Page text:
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and Mediation Center
Stanworth Development Limited v. Kaneoka Senuchi
Case No. D2005-0703
1. The Parties
The Complainant is Stanworth Development Limited, Douglas, Isle of Man, United Kingdom of Great Britain and Northern Ireland, represented by Bowman Gilfillian Incorporated, South Africa.
The Respondent is Kaneoka Senuchi, Tokyo, Japan.
2. The Domain Name and Registrar
The disputed domain name <riverbelleonlinecasino.net> is registered with
Cydentity, Inc. dba Cypack.com.
3. Procedural History
The Complaint was filed with the WIPO Arbitration and Mediation Center (the “Center”) on July 5, 2005. On July 5, 2005, the Center transmitted by email to Cydentity, Inc. dba Cypack.com a request for registrar verification in connection with the domain name at issue. On July 6,2005, Cydentity, Inc. dba Cypack.com transmitted by email to the Center its verification response confirming that the Respondent is listed as the registrant and providing the contact details for the administrative, billing, and technical contact. On July 19, 2005, the Center notified the Complainant of a deficiency in the Complaint, namely that the language in which the Complaint was filed, the English language, was not the language of the registration agreement for the disputed domain name, which was the Korean language. After receiving representations from the Complainant on that issue, the Center notified the Complainant that it had decided to accept the Complaint in the English language and commence the proceedings, accept a response in either the Korean language or the English language, appoint a Panel familiar with both such languages if available and allow the Panel when appointed to make the decision as to the correct language of the proceedings, noting in addition that the Panel had discretion to write a decision in either language and that the Panel might request translation of either party’s submissions. This issue is dealt with in this decision under the heading ‘The language of the proceeding.’ The Center verified that the Complaint satisfied the formal requirements of the Uniform Domain Name Dispute Resolution Policy (the “Policy”), the Rules for Uniform Domain Name Dispute Resolution Policy (the “Rules”), and the WIPO Supplemental Rules for Uniform Domain Name Dispute Resolution Policy (the “Supplemental Rules”).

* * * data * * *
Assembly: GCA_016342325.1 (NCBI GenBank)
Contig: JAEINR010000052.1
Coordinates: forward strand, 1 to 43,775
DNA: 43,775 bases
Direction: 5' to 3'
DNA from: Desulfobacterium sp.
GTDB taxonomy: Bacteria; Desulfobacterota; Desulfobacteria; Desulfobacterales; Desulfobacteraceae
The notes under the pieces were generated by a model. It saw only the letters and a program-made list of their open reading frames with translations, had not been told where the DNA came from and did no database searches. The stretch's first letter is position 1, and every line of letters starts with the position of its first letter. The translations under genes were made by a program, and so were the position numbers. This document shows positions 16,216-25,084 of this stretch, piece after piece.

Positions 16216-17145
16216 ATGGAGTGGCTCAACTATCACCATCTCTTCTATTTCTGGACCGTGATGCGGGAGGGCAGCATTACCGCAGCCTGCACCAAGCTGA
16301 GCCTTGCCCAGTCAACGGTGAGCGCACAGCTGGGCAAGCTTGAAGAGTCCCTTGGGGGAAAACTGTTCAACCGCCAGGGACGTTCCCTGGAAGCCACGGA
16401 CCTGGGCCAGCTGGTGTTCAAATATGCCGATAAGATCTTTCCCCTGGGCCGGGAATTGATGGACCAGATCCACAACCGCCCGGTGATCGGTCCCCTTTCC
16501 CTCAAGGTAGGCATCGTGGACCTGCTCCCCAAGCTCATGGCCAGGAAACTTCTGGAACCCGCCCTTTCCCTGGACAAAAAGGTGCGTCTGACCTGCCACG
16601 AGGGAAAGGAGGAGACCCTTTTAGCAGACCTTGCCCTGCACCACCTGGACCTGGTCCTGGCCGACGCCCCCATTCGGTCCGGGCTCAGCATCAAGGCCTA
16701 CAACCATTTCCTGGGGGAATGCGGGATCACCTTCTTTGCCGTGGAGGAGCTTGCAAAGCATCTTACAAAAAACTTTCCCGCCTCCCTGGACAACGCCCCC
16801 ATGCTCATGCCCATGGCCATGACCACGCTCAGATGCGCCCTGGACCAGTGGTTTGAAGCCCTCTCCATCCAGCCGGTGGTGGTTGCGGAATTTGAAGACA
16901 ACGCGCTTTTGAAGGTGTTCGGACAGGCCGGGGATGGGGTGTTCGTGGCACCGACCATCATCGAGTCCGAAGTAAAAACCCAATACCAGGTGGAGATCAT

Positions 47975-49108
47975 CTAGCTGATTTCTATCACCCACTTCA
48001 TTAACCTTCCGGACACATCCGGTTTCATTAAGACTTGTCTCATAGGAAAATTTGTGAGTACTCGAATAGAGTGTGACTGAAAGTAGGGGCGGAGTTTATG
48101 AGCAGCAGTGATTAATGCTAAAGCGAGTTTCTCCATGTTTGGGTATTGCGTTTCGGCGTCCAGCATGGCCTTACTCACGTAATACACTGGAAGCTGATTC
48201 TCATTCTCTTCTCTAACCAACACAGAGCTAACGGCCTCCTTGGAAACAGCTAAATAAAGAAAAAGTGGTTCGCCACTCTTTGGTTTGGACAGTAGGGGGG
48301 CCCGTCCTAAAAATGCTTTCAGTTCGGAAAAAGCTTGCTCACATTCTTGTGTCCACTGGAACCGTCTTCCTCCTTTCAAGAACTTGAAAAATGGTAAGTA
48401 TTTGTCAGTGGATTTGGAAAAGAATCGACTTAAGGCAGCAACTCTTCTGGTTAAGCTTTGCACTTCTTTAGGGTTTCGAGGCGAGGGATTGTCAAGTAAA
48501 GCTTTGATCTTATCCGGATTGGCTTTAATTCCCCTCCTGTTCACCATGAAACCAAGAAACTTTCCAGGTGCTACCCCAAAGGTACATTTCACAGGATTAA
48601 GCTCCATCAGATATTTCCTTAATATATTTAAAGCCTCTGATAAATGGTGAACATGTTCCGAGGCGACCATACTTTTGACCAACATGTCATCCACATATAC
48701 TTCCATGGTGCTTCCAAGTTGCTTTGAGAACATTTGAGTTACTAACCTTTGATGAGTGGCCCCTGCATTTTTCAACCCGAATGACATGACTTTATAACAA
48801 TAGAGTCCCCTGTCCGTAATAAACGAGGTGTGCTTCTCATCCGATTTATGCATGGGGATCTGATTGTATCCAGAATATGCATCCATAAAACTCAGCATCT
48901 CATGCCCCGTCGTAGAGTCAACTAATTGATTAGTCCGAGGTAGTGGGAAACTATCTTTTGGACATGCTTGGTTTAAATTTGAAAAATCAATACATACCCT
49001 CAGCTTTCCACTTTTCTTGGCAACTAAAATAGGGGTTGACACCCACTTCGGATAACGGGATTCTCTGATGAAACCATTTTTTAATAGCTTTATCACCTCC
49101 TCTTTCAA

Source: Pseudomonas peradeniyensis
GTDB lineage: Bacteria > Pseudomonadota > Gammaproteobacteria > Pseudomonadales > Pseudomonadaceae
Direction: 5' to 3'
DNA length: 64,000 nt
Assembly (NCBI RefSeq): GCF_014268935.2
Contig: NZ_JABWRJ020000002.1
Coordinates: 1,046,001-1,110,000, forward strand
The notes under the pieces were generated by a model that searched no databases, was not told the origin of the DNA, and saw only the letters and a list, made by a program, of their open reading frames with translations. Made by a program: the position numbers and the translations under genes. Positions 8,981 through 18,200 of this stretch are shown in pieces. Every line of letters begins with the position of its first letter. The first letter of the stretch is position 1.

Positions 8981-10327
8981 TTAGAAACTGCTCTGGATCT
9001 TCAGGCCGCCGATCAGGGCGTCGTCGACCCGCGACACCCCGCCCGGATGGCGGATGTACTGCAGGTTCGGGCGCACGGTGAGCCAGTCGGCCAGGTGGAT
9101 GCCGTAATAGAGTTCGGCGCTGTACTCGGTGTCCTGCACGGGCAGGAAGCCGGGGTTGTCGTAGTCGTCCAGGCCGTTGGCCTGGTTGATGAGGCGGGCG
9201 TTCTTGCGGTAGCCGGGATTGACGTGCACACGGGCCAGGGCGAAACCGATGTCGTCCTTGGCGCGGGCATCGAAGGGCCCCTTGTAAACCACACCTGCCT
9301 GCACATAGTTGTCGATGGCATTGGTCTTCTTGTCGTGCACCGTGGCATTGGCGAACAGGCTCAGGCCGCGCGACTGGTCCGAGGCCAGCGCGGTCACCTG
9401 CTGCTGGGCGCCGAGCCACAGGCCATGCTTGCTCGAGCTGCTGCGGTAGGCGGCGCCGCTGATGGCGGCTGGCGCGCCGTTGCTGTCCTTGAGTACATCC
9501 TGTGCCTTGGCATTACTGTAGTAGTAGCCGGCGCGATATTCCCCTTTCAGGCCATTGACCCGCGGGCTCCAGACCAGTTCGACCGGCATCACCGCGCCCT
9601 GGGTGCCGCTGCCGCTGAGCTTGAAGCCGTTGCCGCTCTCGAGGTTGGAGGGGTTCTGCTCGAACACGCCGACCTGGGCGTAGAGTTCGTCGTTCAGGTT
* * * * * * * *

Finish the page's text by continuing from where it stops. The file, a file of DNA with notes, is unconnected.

In accordance with the Rules, paragraphs 2(a) and 4(a), the Center formally notified the Respondent of the Complaint, and the proceedings commenced on July 21, 2005. In accordance with the Rules, paragraph 5(a), the due date for Response was August 10, 2005. The Respondent did not submit any response. Accordingly, the Center notified the Respondent’s default on August 11, 2005.
The Center appointed The Honourable Neil Anthony Brown QC
as the Sole Panelist in this matter on August 23, 2005. The Panel finds that
it was properly constituted. The Panel has submitted the Statement of Acceptance
and Declaration of Impartiality and Independence, as required by the Center
to ensure compliance with the Rules, paragraph 7.
Language of the proceeding
As mentioned above, an issue has arisen in this proceeding as to the language in which the proceeding should be conducted. That issue has arisen because the registration agreement is expressed in the Korean language. The preliminary question is thus whether the language of the proceeding should also be in Korean.
Paragraph 11(a) of the Rules provides as follows:
‘(a) Unless otherwise agreed by the Parties, or specified otherwise in the registration Agreement, the language of the administrative proceeding shall be the language of the Registration Agreement, subject to the authority of the Panel to determine otherwise, having regard to the circumstances of the administrative proceeding.’
It is clear from the history of the matter that the Parties have not agreed that the language of the proceeding should be anything other than the language of the agreement and it appears that there is no provision in the agreement to that effect. Accordingly, the starting point is that the language of the proceeding should be in the language of the agreement, namely Korean.